Posted in education on February 1, 2016 12:34 pm EST

Lighting from a Google Earth-Like Perspective

AEC peers disclose the big-picture lighting issues they encounter in modern church design.

Images courtesy of Phillips Color Kinetics.


 

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By Ed Van Herik

Many churches, intent on creating services with maximum impact, are cranking up the lighting to showcase a trend toward more theatrical services, say architects, who are building more “black box” central worship areas without windows to allow for greater control. Many new churches find they need two lighting designers, one for the worship area, the other for the rest of the campus.

“The style of worship has changed in many cases, moving more into a theatrical range,” says David Lipp, founding principal of Helbing, Lipp, Recny Architects in the Washington D.C. area. “The techies don’t like windows because of the glare on video screens.”

Daylighting … has its fans, in part because of the emotional uplift many people experience in a space flooded with natural light.

Architect Rusty Hyde, senior engineer at Hyde Engineering in Birmingham, Ala., estimates that the growing power needs of windowless theatrical worship spaces can consume up to 50% of a facility’s usage. But the end product, says Hyde, can be astounding. “Essentially, it’s a rock concert every morning” in a megachurch.

Space-specific Design Considerations

Norman Russell, a theater lighting expert, sees effective lighting design as a key element in creating a vivid worship service. For him, controlled lighting helps heighten the impact of the emotional elements presented to the audience. Russell suggests building catwalks above a false ceiling to allow technicians greater safety and flexibility in adjusting the lighting as a service or pageant unfolds. It also preserves some of the mystery, says Russell, a principal consultant based in Santa Barbara, Calif., with the Sextant Group. “We want to conceal the magic.”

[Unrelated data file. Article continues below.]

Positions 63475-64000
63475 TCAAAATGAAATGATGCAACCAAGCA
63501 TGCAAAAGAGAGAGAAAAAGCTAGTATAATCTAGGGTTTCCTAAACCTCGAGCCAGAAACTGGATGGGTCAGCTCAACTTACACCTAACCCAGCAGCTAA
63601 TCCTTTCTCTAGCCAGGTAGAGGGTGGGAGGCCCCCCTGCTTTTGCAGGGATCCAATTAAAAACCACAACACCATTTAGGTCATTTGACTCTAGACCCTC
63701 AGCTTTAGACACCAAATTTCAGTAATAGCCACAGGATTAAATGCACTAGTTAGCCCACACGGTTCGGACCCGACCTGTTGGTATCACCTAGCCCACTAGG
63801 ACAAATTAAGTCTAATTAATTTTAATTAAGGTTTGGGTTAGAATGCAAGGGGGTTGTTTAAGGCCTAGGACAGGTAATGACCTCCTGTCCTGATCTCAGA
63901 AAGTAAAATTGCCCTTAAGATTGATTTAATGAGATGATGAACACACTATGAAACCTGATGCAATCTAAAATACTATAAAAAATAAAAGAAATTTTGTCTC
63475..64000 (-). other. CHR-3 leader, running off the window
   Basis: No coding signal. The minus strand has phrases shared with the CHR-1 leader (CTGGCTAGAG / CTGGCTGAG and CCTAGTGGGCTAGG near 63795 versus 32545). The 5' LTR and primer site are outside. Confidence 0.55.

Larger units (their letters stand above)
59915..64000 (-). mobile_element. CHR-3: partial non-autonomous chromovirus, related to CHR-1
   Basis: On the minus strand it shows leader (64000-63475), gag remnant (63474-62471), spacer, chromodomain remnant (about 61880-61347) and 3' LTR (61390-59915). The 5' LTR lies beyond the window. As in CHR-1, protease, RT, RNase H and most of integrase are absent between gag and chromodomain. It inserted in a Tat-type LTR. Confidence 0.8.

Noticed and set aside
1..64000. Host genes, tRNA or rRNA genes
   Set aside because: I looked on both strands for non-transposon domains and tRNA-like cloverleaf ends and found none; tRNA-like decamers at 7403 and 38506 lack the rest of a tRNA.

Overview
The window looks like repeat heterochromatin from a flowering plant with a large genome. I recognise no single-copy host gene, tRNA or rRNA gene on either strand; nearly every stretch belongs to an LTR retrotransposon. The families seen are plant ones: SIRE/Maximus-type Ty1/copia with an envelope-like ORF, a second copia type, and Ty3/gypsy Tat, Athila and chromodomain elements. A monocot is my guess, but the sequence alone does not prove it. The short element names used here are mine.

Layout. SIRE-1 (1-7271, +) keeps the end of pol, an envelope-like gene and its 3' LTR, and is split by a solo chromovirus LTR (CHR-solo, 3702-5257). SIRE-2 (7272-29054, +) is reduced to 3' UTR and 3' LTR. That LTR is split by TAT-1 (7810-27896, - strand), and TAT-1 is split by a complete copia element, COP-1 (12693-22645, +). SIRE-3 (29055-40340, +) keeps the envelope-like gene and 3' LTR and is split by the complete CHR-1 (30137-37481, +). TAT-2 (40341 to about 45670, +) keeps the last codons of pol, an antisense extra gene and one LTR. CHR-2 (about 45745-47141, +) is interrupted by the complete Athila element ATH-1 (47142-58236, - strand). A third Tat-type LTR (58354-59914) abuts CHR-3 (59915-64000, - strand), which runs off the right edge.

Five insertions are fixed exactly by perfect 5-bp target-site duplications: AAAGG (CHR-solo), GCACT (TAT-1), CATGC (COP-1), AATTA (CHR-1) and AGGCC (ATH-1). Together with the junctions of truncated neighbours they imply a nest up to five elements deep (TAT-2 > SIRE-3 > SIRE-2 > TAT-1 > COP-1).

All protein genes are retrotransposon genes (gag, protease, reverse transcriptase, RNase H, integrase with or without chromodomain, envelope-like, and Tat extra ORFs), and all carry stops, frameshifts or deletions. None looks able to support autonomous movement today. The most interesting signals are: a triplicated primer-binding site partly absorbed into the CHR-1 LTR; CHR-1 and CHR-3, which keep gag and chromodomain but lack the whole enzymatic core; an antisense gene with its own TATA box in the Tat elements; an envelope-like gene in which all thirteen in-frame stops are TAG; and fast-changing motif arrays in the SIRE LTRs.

Elsewhere on the church campus, the overall lighting goal for any house of worship remains the same. “From a member perspective, the biggest thing is to use efficient lighting to create a warm, inviting atmosphere, but not one that’s over the top,” says Ryan Cazan, an account manager for Lighting Supply Co. in Clarkston, Mich.

For Hyde, several factors always need to be considered:

• Worship space design to provide for AV and other production necessities within a seamless system

• High product quality to ensure that fixtures function for years with minimal maintenance needs

• Efficiency, so that all areas are lighted adequately without waste

• System performance

Dr. Brent Protzman, manager of energy information and analytics at Lutron Electronics Co. in Coopersburg, Pa., notes that systems must be designed to meet the lighting needs of all possible space uses. “A good layered lighting design will likely use multiple systems, including downlights, indirect lighting, cove lighting, accent lighting, etc.” Even within a single system design, the light distribution changes based on function and desired visual effect, Protzman adds, noting that users will need present scene controls to make adjustments quickly and easily.  continued >>

 

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